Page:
AP

‘Worst skier alive’ makes it to cross-country worlds after deportation

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CARACAS, Venezuela (AP) — For a Venezuelan cross-country skier who had only trained on wheels beneath a bright sun, the slopes of Finland proved a mighty challenge.

Adrian Solano wobbled nervously backward as he exited the starting gate at the world championships this week. He fumbled into the white powder after sliding down a small hill. And he tried awkwardly walking up an incline while others raced by him.

By Thursday, sports commentators circulating videos of his near-comedic cross-country performance online had dubbed him the worst skier alive.

Solano, however, teetered along, unfazed.

“From here to the Olympics!” he proclaimed in an interview with Norwegian tabloid Dagbladet.

Solano’s saga has hit a nerve among Venezuelans and angered the country’s highest officials, who are denouncing France for deporting the athlete in January while he was trying to get to Sweden to train on snow. Airport migration officials in Paris allegedly doubted his story, thinking his journey to the slopes was a ploy to leave his beleaguered country.

“We will issue a strong statement to the French government for their affront against a Venezuelan athlete,” Venezuela’s foreign minister, Delcy Rodriguez, wrote in a Tweet Wednesday.

Stuck back in Caracas, Solano’s supporters started a GoFundMe page that brought him to Finland just in time to compete.

The only problem: He hadn’t practiced skiing on snow, only on wheels in Venezuela’s scorching heat.

In the first race, a 10km qualifying round, Solano failed to finish. He completed the first 3.5 kilometers in 37 minutes and 39 seconds — the same amount of time it took other competitors to finish the entire course. In the 1.6km cross-country sprint he finished last in 156th place, taking nearly 14 minutes.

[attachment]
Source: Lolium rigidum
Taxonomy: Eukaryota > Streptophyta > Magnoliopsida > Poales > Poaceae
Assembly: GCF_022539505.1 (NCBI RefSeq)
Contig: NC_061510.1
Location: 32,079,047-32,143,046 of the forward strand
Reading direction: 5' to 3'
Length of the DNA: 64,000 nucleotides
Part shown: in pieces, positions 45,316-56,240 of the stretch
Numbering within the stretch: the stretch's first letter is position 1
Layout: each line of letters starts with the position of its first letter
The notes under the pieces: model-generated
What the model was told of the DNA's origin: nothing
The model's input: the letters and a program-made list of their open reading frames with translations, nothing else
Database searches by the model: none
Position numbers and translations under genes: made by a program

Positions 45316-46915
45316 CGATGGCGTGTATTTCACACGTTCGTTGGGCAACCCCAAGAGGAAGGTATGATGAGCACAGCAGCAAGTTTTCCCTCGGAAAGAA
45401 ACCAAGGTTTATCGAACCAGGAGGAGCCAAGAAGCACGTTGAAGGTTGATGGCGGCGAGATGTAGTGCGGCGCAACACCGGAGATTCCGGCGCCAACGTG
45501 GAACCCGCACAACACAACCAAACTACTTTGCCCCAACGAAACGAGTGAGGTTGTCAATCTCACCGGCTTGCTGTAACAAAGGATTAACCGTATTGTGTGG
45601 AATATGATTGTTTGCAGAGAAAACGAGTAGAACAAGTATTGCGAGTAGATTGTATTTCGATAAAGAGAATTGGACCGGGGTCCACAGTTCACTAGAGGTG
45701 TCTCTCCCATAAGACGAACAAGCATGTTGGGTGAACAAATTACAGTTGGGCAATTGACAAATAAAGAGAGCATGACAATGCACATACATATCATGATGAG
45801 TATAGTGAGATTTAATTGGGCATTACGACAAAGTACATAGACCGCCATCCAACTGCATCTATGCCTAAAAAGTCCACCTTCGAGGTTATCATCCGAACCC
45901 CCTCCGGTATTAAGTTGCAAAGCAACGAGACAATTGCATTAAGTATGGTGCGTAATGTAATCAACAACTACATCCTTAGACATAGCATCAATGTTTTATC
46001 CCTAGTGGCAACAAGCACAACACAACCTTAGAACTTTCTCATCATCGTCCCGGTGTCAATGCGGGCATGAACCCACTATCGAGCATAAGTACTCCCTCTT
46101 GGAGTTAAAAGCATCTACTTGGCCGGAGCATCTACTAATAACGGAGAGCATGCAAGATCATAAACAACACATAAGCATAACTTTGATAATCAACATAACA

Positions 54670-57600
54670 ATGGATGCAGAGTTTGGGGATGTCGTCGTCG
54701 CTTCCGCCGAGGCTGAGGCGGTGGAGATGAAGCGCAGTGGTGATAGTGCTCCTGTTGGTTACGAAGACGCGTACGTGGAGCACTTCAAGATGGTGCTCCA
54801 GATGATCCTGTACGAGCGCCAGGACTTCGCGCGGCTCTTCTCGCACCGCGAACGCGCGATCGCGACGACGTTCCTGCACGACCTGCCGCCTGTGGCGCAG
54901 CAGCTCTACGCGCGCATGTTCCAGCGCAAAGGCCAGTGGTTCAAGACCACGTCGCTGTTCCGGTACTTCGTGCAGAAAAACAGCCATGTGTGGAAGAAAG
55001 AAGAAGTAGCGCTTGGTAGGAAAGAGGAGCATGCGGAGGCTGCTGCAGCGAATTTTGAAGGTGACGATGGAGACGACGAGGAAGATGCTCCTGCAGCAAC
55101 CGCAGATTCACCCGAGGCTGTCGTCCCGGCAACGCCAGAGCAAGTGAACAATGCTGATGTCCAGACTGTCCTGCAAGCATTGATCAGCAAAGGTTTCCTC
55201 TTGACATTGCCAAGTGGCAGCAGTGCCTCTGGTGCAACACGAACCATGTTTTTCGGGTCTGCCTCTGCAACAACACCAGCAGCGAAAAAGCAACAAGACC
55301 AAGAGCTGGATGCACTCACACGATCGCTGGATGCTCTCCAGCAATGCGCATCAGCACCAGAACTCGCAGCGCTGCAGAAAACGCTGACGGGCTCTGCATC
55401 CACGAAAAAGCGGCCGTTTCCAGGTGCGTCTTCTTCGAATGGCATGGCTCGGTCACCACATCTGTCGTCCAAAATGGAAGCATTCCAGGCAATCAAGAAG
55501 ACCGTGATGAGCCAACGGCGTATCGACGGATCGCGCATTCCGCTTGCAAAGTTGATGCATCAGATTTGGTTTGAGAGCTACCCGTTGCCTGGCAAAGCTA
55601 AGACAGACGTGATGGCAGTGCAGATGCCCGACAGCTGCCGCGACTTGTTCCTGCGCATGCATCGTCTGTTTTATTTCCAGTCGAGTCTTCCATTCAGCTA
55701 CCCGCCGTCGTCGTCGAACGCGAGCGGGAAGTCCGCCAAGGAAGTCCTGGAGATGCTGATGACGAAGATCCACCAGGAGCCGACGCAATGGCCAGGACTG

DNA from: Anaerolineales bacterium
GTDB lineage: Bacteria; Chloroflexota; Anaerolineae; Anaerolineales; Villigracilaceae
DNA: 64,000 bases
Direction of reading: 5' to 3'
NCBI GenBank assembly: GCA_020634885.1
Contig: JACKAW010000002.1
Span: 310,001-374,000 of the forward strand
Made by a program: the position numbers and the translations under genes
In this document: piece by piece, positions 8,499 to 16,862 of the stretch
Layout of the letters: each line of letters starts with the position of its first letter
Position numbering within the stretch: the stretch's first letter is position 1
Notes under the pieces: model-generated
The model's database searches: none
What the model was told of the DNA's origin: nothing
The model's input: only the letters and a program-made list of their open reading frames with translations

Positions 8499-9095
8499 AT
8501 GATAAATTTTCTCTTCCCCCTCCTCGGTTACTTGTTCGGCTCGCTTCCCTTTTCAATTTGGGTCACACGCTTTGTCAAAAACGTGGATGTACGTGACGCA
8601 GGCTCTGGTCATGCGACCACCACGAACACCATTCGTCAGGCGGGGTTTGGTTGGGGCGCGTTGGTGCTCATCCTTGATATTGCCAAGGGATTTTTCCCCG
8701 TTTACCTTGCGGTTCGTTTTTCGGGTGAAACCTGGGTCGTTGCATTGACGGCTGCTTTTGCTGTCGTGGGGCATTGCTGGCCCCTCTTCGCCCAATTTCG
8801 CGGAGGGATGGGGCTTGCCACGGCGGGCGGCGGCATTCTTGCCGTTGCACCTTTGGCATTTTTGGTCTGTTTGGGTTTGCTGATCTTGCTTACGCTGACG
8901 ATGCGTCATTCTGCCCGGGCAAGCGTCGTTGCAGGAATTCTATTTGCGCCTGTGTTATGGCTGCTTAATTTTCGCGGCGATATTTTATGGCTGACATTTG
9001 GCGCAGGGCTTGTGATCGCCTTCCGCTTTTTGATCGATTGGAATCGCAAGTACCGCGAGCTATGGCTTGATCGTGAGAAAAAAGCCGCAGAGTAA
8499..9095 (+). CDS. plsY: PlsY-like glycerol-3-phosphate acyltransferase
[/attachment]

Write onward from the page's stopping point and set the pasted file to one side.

“Embarrassing!” wrote one critic on his Instagram page, who went on to accuse him of receiving sponsorship from the Venezuelan government while countless go hungry.

“My friend,” he wrote in response, “I swear I am not here because of the government. I arrived thanks to people who heard my story and supported me.”

Still, many others are rallying to support Solano and his dream of one day waving the Venezuelan flag in the winter Olympics.

“I achieved a dream,” he said in his interview with the Norwegian newspaper. “This pushes me to try more every day.”

MORE: Famous Tonga flag bearer debuts at cross-country worlds

What is the Alpine skiing team event?

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The Alpine skiing team event will make its Olympic debut in PyeongChang

How to watch
Friday, Feb. 23, 9:00 p.m. ET
LIVE EVENT STREAM

Olympic skiing has always been an individual sport. Simply, the fastest skier down the mountain wins the gold medal.

But the world’s best skiers will have to rely on their teammates for the first time in the team event, which is making its Olympic debut in PyeongChang.

The team event will feature 16 teams, or nations, of four athletes (two men and two women). The 16 teams will be arranged in a bracket-style, single-elimination format. Think NCAA March Madness.

A skier from each of the two competing nations will race down the course in a series of head-to-head slalom races. The winner will earn a point for his or her team. The team with the most points after four heats will advance. If the teams have the same number of points, the winner will be the nation with the lower combined time of its fastest male and female competitor.

Teams are allowed to have a maximum of two reserves.

France won the team event at the 2017 World Championships. The U.S., competing without Mikaela Shiffrin, was knocked out in the first round by Canada.

“It’s a really fun event,” said American AJ Ginnis. “The atmosphere—the fact that you get to race with girls and guys and it’s a team effort is really cool.”

Men’s snowboard big air preview

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Now that Anna Gasser of Austria has successfully captured the first-ever Olympic gold medal in women’s snowboard big air, it’s almost time to crown the first-ever Olympic champion on the men’s side.

Big air snowboarding has progressed tremendously in recent years, and there’s been a lot of build-up to these Olympics, so expect heavy tricks to come out quickly in the final.

Or as Mark McMorris put it: “There’s probably [going to be] some mind-boggling s—.”

Every time there’s a big air event, there’s always talk about “quads” — a type of trick that features four inverted flips. It’s such a progressive trick that only two riders have landed a quad in competition, only a few others have done it in training, and many are hesitant to even try.

Read the full preview at NBCOlympics.com